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Budget Change For CMS Proposed

Charlotte Observer File

Some county commissioners are floating an idea of giving CMS a specific percentage of the county’s budget each year.

Republican County Commissioner Jim Puckett says over the past 20 years, the county has given CMS about 50 percent of its budget to operate the district and renovate and build schools. He says if they set aside a set percentage of county revenue for CMS, instead of different amounts each year, it will make the budget process more efficient.

“We don’t go through this dog and pony show of them coming and begging for money and rolling out a particular project as a reason we should fund it,” Puckett said. “We need to do this in a businesslike, adult manner and say this is what we can afford and we’re going to leave it to you guys to decide how to best spend that money.”

Last year’s budget process bogged down over pay raises for CMS teachers and other employees. Puckett says this proposal would give CMS more time to plan.

“The county manager can give them a really good estimate of what the projected revenue will be probably in the January to February realm as opposed to CMS having to wait until June to find out what their dollars will be by a vote made by the county commission and they can start planning their year appropriately,” Puckett said.

At least one Democrat supports Puckett’s idea. County Commissioner Vilma Leake is a former school board member. She says she welcomed a similar proposal when she was on the school board but the votes on the commission were not there to make it happen.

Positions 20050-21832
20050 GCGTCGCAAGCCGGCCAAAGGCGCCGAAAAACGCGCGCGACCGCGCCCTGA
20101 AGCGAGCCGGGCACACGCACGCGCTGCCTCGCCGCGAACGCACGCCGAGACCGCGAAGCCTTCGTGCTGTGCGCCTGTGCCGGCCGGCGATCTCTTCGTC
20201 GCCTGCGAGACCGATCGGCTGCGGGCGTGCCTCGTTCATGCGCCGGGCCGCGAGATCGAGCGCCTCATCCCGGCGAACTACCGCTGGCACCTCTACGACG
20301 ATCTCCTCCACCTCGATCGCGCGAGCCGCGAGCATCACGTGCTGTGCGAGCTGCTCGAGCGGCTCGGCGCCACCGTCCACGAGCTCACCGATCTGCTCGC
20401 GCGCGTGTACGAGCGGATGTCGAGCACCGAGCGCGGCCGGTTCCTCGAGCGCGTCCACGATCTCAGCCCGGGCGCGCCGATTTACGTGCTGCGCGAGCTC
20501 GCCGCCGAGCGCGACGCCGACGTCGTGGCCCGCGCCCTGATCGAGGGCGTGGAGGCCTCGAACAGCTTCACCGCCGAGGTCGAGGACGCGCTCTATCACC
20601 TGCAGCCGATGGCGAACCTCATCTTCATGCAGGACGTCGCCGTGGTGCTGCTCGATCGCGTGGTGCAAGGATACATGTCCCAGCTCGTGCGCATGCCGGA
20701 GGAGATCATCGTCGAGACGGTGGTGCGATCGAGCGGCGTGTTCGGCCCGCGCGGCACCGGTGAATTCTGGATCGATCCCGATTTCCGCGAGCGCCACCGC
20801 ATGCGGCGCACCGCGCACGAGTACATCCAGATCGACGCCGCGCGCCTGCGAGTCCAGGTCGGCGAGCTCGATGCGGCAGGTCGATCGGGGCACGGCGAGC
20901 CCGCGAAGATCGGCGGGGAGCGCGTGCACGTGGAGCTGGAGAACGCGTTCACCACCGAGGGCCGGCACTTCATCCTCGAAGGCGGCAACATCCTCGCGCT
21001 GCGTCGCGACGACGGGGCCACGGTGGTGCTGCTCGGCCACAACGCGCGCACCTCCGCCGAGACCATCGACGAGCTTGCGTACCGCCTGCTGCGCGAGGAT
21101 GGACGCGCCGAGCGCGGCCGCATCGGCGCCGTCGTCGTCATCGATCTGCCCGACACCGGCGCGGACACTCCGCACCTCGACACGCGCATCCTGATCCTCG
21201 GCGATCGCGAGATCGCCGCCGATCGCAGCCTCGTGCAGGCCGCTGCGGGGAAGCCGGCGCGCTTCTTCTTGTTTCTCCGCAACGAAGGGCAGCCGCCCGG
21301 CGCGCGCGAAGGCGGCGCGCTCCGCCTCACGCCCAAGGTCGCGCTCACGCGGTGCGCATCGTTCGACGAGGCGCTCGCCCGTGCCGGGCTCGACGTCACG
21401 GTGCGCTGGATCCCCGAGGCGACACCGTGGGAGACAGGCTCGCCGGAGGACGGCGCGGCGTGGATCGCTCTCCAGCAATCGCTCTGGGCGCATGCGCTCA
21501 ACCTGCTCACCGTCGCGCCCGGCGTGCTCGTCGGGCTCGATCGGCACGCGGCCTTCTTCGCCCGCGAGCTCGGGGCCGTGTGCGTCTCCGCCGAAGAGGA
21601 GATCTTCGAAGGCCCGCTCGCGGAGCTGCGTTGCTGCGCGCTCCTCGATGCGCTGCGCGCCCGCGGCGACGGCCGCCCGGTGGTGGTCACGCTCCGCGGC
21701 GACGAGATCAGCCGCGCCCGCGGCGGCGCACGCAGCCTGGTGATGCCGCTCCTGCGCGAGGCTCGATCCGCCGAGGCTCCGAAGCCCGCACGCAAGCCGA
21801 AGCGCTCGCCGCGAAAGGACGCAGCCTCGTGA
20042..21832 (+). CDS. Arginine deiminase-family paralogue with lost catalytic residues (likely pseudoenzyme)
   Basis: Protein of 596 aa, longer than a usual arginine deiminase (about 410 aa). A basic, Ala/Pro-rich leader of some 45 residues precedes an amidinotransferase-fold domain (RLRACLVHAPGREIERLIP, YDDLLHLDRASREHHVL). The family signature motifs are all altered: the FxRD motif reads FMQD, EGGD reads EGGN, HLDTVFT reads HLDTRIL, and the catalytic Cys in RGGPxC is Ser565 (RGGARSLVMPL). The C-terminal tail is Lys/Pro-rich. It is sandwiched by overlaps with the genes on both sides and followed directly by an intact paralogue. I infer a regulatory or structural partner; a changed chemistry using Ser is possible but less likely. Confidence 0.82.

CMS board vice chair Elyse Dashew says she’s open to the county allotting a set  percentage of its budget for CMS but she does not think it is as simple as Puckett makes it seem.

“There may be times when we have more students or when the state cuts back on funding and the county may have more revenue and we may need to ask the county to make up for that,” Dashew said.

County commissioners are now looking at how other school district that have adopted similar budget policies have fared. 

Gwendolyn is an award-winning journalist who has covered a broad range of stories on the local and national levels. Her experience includes producing on-air reports for National Public Radio and she worked full-time as a producer for NPR’s All Things Considered news program for five years. She worked for several years as an on-air contract reporter for CNN in Atlanta and worked in print as a reporter for the Baltimore Sun Media Group, The Washington Post and covered Congress and various federal agencies for the Daily Environment Report and Real Estate Finance Today. Glenn has won awards for her reports from the Maryland-DC-Delaware Press Association, SNA and the first-place radio award from the National Association of Black Journalists.